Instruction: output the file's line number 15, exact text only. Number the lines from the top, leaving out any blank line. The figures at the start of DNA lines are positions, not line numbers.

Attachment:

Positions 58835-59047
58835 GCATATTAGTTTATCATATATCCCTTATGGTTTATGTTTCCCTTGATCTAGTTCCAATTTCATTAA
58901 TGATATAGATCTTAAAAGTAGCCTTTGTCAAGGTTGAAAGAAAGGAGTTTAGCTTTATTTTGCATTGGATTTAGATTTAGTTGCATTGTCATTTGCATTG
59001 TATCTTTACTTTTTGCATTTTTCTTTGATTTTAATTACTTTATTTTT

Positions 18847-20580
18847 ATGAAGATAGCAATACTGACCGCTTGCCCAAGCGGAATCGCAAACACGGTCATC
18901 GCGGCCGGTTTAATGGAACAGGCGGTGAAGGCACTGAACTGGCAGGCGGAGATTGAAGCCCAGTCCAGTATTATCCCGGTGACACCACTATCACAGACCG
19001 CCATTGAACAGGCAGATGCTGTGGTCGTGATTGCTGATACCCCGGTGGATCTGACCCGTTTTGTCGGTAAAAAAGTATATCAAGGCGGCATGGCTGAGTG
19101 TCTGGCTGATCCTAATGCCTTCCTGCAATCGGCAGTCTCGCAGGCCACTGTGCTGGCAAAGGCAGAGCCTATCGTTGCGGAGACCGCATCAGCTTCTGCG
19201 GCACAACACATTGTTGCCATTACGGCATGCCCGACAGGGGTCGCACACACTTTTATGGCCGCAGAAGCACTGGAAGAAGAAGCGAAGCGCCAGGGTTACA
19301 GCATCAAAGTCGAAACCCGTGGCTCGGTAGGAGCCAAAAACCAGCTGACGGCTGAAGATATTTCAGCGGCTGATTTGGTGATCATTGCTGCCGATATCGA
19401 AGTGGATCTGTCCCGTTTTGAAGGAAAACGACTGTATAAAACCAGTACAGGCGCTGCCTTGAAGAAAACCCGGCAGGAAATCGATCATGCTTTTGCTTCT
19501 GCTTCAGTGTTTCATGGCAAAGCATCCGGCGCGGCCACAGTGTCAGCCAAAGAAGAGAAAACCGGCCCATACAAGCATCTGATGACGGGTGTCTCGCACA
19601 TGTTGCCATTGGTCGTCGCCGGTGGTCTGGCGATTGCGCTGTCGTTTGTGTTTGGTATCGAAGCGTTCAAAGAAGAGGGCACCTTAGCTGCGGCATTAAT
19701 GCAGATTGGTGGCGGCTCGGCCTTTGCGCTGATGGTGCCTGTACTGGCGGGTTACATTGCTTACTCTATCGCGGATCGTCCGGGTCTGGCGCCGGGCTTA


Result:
19701 GCAGATTGGTGGCGGCTCGGCCTTTGCGCTGATGGTGCCTGTACTGGCGGGTTACATTGCTTACTCTATCGCGGATCGTCCGGGTCTGGCGCCGGGCTTA